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Slow Down

The other day I sat down with Bruce, a long-time client who I meet with once a year.  I was taken back by the peace and happiness on his face. I asked him about his glow, he smiled kindly and gave me a gift. He explained that he had spent many years working harder and harder, longer hours away from the people he loved. He was always planning for the next step, worried that what he was doing may not be enough. Bruce explained meeting with me, his financial advisor, was really about making sure that nothing went wrong once he got to retirement.

Then he recalled a trip he made to the ER six months prior, when he thought he was having a heart attack. “They hooked me up to all the monitors, and I was sure they’d be cutting into my chest.  I was utterly frozen, thinking that this couldn’t be the end…but what if it was. You can imagine the relief I felt when the doctor told me I was having a severe panic attack.”

That was when he began making subtle changes to every area of his life, because his status quo needed a transformation. The most significant change was to SLOW DOWN, and this is what he meant:

  1. Being in “high-gear” is not productivity. Sure, there are deadlines to beat, deals to be made, places to be. However, urgency can exist in an atmosphere that is calm.   When we slow down, breath and take in the environment, the people surrounding us, we have a keener sense of the real elements that are influencing situations, including unmet needs for support (ours as well as others). The big picture becomes clearer, too, instead of being focused on the minutia. And, oh yes, this applies to work and home.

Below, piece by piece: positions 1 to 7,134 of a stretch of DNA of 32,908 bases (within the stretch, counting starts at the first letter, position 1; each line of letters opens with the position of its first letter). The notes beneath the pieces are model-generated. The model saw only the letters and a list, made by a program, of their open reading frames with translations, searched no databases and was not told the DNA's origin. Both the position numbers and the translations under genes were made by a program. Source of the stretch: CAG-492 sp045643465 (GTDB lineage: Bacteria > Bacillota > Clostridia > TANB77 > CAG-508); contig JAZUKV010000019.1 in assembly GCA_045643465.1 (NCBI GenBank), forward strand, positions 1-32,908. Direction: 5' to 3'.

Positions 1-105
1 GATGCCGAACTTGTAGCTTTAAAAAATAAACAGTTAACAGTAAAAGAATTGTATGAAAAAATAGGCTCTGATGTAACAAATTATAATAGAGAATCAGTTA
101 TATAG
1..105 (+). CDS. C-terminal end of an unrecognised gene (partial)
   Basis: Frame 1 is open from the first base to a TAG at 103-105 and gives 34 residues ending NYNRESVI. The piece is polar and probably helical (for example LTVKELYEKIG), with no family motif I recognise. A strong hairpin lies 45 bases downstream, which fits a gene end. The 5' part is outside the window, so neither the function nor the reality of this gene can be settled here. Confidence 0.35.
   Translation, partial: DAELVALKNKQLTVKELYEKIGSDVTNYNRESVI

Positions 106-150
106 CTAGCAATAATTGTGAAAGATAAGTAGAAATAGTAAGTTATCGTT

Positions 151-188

2. Connections are vital. We live longer, more fulfilled and loving lives when we are in relationship with others. It’s a fact. Ever wonder, as you work in an organization of 300 people, why you feel isolated? A lot of times we feel like we need to carry the weight of the world on our shoulders without burdening others.  The truth is, there are many people who would welcome sharing the load.  And cultivating those relationships does not need to be a production—it’s a phone call or a coffee. It’s taking a walk with your spouse or having ice cream with your grandkids.  It’s easy to connect when we slow down.
  3. Make every moment count. When that alarm clock goes off in the morning, before stepping into the shower, step into the day—go out to the patio and breath in the fresh air. Play your favorite music loudly and feel it.  Cook a gourmet meal with someone you love. The next time you’re in line at the grocery store, compliment the woman behind you.  Let her know that her eyes are beautiful.  Have a conversation with the clerk ringing up your purchases. We all need to be aware of the impact every moment can have on us and the surrounding people.
  4. Be grateful.   When we slow down, we are more mindful of the amazing world we live inBeing grateful simply means feeling or showing appreciation. The world is a far more beautiful place when we fill it with positive thoughts about what we are thankful for.

By the way, I had to slow down to really understand what Bruce was saying to me.  And then I had to slow down to put it into words. However, I know if you’ve read this far you’ve found some benefit in slowing down, yourself.  I’m thankful to have made a connection with you, and I hope that it’s what you were needing today.

Slow Down

The other day I sat down with Bruce, a long-time client who I meet with once a year.  I was


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